I was cruising the internets at work today when I stumbled upon a rather awesome article on CNN called “Gender Perceptions At Work.” The lede is a list of tips from author BJ Gallagher, entitled “How to Tell a Male Boss From a Female Boss.”
— A male boss is aggressive; a female boss is pushy.
— A male boss is attentive to details; a female boss is picky.
— He knows how to follow through; she doesn’t know when to quit.
— He’s ambitious; she’s driven.
— He loses his temper occasionally; she can’t control her emotions.
— He isn’t afraid to say what he thinks; she’s mouthy.
— He’s a man of action; she’s impulsive.
— He controls his emotions; she’s cold.
— He thinks before he acts; she can’t make up her mind.
— He thinks before he speaks; she second-guesses herself.
— He tells it like it is; she’s tactless.
The list might read like an e-mail forward that people laugh at, but considering the average American woman earns approximately 21 percent less than the average man, is there any truth to these perceptions?
Sound familiar? Yeah, I thought so too. But what pleased me most was that the article went on to assert—unambiguously—that these perceptions were 100% reality and not just the product of female hysteria, whining or paranoia, all of which I’ve been accused of when I call out these double standards. I bet you have too.
“I can tell you that the exact same behavior is judged differently, depending on whether it’s a male or a female doing the behavior. This is true at all levels in the organization,” says Gallagher, author of “Everything I Need to Know I Learned From Other Women.”
I’ll go further and say that these double standards hold true in every workplace, from Dunkin Donuts to Goldman Sachs. These perceptions are rooted in our (patriarchial) culture, and the workplace is just a microcosm of the wider culture. I’ve ranted about the retro, gender-biased columns that CNN has run in the past, so I was pleased to see them running one that forthrightly calls out sexism in the workplace. (The column originated on careerbuilder.com)
Vicky Oliver, author of “Bad Bosses, Crazy Coworkers and Other Office Idiots,” says she sees the differences in how people perceive professional men and women. Oliver says leaders of both genders can show aggression and still be accepted by their employees. The problem arises for midlevel professionals.
“If a woman acts out, underlings will gossip about her, and eventually their whispers will be overheard by someone in top management. If a man in the middle behaves in the same way, sometimes underlings will strive to ally with him. They may perceive that he is powerful or protected. His behavior is still errant, but it’s less likely to get him in trouble because he’ll have more allies to defend him if push comes to shove.”
Oliver also talks about the different emotional responses men and women have, and how they’re perceived. No surprises there, either.
“Crying is the worst emotion to show at the office, and unfortunately, this is generally a female response,” Oliver says. “Crying makes everyone around you feel like you’re weak and out of control, and it will positively unnerve some men in the office who won’t know how to react. Crying seems to be mildly acceptable in certain circumstances (such as when a female employee is laid off); it’s never acceptable as a response to a disagreement or office showdown.”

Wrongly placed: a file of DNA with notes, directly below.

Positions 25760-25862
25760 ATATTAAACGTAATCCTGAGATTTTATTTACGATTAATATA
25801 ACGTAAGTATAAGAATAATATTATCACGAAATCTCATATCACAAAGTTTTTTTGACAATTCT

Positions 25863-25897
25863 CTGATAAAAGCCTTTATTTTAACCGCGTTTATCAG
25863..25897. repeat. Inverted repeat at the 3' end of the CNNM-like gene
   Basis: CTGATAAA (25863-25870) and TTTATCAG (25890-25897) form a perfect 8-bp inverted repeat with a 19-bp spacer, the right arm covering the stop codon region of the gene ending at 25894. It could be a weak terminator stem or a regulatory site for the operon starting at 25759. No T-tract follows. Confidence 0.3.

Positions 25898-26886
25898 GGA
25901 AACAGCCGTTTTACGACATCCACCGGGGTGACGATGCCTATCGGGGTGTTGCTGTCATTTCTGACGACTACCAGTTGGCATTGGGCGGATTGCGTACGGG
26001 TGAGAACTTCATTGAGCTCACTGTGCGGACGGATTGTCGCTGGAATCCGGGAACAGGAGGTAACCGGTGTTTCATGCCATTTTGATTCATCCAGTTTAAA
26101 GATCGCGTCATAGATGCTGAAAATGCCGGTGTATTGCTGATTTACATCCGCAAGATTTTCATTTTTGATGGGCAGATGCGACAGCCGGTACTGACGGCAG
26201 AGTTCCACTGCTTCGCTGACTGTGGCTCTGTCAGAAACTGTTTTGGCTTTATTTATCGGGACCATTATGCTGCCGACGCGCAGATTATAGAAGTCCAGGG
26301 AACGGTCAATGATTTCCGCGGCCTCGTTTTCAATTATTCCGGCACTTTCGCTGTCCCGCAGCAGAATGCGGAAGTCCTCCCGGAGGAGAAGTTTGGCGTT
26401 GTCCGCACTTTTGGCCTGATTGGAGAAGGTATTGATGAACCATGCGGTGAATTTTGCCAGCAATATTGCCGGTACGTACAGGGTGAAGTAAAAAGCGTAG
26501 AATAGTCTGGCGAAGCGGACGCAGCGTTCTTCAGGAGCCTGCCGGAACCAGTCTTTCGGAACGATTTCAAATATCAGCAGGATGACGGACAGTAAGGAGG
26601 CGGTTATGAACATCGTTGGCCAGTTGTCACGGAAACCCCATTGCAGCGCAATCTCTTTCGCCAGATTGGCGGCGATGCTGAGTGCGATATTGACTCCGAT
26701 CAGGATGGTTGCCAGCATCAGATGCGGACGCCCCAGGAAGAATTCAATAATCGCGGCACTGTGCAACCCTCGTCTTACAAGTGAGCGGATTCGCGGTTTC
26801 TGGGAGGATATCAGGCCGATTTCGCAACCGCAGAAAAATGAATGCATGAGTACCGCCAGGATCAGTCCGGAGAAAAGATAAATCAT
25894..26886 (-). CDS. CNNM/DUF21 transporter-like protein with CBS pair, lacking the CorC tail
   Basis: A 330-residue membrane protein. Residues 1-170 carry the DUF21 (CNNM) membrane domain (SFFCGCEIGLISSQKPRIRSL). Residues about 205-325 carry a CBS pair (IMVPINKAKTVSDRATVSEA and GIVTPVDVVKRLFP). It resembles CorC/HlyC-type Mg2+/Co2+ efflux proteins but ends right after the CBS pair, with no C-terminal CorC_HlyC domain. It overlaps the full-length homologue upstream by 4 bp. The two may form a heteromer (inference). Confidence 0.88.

Naturally, if people didn’t let tears unnerve them, becoming emotional wouldn’t be a problem. But the fact that we use “emotional” to describe tears — but not screaming — alludes to the problem, considering that they’re both effects of an emotion.
Right. Both crying and shouting are unprofessional but since shouting is a “male” response, in the male-dominated business world it gets a pass, whereas crying forever labels the crier as weak and silly. Personally, I’m much more bothered by yelling and berating than I am by tears. Crying might make colleagues or staff uncomfortable, but it doesn’t hurt or demean them the way yelling and berating does.
I once worked at a company where the male boss was prone to sulking, pettiness and red-faced shout-y meltdowns, which we referred to behind his back as “mad-dogging.” No one liked him. His counterpart at another division was a woman who was also prone to sulking and pettiness but tended to burst into tears when things didn’t go her way. She was equally disliked….but her crying was seen as far more shocking and unprofessional than his childish temper-tantrums. Not surprisingly, the male executive worked his way up the corporate ladder rather quickly, and the female one did not.
But at the end of the day, if a woman’s to succeed, she’s going to have to go up against the stereotypes. The article ends this way:
When you think about it, if an outspoken woman is going to be called mouthy and a quiet one will be labeled a pushover, what do you have to lose by being strong-willed?
Not much, I think. And I find it easier to sleep at night if I know that I pushed back when confronted with sexism or inappropriate behavior in the workplace. When I haven’t, I tend to lie awake, replaying the scene in my head, arguing with that same person and smacking them down in an endless loop of what I should have said but didn’t. Pushing back doesn’t mean I have a shit-fit—sometimes just a raised eyebrow does the trick.
Of course, any article discussing pay inequity, workplace sexism or double-standards is inevitably going to rouse the chauvinist trolls, and sure enough, they came scuttling out from under their bridge and onto the CNN comments.
Shrieking harpy is shrieking, wrote one of the commenters.
Yep. And we’re not going to stop, so you might want to invest in some earplugs and watch out for claws.